To Your Health
October, 2007 (Vol. 01, Issue 10)
Depressing News About Antidepressants
What Parents Need to Know
By Peter W. Crownfield
Antidepressants are the most commonly prescribed drug on the market. That's a lot of (apparently) depressed people - and a lot of people taking medication with potentially deadly side effects. Even more disturbing, according to a 2004 study in the journal Psychiatric Services,
children age 5 and younger
represent the fastest growing group of antidepressant users in the United States!
Should children that young be taking antidepressant medication? Should children of any age be taking antidepressants, for that matter? Let's hear what some of the experts have to say.
Another 2004 study, this one published in the British Medical Journal, found that the entire class of antidepressant medications -more than 30 different drugs - is not as effective as advertised and can be unsafe, particularly when given to children. In the study, researchers analyzed six published clinical trials on antidepressant use in children. Here's what they discovered:
First, drug trials routinely "exaggerated the benefits" of the drugs they were investigating, while downplaying the negative side effects. Not surprisingly (albeit shocking), pharmaceutical companies paid for four of the six studies and paid or otherwise compensated the authors of at least three of the larger studies. Second, when comparing children given antidepressants with those given only a placebo (e.g., a sugar pill the children thought was medication), some children taking only the placebo pill improved nearly as much as children taking the actual antidepressant medication. Finally, the researchers concluded that the risk of a child suffering a serious adverse event while taking antidepressant medication "raises serious concerns about their potential for harm," adding, "The magnitude of benefit is unlikely to be sufficient to justify risking those harms, so confidently recommending these drugs as a treatment option, let alone as first-line treatment, would be inappropriate."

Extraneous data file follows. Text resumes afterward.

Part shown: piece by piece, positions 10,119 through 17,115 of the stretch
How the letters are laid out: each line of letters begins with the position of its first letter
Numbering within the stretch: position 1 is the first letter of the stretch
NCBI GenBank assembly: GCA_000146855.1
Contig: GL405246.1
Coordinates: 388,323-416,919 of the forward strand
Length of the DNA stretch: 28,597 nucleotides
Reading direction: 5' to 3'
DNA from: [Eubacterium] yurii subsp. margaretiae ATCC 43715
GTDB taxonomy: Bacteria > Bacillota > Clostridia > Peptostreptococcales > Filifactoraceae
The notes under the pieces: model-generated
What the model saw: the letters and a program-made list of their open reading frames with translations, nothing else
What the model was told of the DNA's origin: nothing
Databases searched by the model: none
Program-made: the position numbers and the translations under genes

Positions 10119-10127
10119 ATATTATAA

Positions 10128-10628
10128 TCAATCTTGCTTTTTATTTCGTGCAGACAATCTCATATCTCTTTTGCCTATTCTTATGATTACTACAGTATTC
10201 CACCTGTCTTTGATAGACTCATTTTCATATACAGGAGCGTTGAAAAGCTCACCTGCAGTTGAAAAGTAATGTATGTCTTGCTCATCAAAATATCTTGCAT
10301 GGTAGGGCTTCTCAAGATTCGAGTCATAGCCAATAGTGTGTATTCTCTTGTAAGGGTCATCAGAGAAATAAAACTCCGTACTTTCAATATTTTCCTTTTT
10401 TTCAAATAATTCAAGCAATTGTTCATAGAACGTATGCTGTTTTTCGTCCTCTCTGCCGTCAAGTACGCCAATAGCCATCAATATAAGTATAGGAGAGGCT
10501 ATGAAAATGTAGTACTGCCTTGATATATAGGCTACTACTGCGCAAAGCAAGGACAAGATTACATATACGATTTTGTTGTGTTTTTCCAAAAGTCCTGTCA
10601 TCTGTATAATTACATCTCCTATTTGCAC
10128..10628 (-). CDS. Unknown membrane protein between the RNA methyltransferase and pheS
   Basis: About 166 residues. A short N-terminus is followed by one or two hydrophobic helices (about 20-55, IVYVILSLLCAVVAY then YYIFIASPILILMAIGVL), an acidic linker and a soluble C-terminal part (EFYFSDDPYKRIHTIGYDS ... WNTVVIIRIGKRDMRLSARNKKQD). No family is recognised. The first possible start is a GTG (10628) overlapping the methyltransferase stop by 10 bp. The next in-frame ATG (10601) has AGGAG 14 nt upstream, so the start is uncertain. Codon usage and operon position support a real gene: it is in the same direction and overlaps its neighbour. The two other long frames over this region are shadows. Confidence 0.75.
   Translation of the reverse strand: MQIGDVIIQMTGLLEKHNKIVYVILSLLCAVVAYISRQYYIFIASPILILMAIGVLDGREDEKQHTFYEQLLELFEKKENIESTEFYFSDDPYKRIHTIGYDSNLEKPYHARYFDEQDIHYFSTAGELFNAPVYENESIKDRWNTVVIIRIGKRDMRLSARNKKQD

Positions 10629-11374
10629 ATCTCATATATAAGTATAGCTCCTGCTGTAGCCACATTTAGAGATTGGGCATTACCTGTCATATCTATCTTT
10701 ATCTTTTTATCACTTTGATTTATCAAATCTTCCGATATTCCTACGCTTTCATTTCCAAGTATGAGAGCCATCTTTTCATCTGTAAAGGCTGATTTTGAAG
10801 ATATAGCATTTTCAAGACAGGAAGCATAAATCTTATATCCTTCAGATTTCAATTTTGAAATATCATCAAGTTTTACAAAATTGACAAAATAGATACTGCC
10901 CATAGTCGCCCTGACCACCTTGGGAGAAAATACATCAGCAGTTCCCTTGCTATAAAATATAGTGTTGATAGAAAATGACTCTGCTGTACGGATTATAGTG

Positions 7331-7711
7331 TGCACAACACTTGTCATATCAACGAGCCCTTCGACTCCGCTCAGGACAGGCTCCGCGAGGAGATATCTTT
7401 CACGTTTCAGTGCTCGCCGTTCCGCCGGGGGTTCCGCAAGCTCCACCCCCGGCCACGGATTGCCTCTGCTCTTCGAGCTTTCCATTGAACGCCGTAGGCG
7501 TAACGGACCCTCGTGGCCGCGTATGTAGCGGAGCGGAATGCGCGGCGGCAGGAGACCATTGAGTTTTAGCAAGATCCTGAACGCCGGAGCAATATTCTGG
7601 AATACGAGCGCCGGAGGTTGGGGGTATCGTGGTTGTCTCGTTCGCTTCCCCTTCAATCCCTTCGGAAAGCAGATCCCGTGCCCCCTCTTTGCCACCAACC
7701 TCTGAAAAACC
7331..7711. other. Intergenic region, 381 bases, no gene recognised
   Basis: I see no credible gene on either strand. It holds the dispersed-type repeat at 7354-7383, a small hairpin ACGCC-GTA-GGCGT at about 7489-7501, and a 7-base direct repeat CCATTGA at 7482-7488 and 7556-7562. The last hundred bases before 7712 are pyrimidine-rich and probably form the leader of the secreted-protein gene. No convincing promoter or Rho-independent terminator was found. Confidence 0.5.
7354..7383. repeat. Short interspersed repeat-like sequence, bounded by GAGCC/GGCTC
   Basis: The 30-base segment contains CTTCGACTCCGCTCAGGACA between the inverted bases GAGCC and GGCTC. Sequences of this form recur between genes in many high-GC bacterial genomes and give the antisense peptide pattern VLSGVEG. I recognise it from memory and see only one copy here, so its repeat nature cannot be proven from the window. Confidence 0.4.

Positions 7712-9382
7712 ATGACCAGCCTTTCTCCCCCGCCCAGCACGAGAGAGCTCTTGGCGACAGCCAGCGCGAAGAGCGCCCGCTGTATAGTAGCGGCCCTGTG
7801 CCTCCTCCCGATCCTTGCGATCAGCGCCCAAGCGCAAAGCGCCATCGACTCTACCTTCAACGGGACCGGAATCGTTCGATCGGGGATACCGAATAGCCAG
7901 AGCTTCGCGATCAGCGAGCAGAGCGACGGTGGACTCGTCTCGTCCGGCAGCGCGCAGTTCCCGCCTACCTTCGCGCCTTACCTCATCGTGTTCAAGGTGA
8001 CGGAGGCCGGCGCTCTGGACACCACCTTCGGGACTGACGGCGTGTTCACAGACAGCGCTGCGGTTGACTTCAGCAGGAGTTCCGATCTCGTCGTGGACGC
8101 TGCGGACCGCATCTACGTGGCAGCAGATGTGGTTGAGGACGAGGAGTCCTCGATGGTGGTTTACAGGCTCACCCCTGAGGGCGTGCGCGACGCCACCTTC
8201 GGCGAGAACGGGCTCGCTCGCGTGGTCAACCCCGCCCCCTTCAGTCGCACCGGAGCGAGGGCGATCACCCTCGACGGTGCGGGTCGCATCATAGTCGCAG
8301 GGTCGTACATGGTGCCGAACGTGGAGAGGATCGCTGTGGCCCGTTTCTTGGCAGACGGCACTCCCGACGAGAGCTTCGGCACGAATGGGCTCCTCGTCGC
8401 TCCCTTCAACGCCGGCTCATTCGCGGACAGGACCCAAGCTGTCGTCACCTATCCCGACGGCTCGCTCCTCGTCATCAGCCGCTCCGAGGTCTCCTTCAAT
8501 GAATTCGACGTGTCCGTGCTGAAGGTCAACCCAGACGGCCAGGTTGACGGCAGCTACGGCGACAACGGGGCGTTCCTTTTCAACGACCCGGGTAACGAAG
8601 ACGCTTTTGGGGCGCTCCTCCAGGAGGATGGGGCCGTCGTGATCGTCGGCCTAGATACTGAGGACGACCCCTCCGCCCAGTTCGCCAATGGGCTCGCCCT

The Food and Drug Administration (FDA), which approves and regulates all drugs, seems to understand the potential dangers of antidepressant medication, particularly when administered to children. In late 2004, the FDA issued a public health advisory directing pharmaceutical companies to include a "black box" warning on the label of all antidepressant drugs. The statement included on the box warned of the following: "Antidepressants increase the risk of suicidal thinking and behavior (suicidality) in children and adolescents with major depressive disorder (MDD) and other psychiatric disorders. Anyone considering the use of [drug name] or any other antidepressant in a child or adolescent must balance this risk with the clinical need."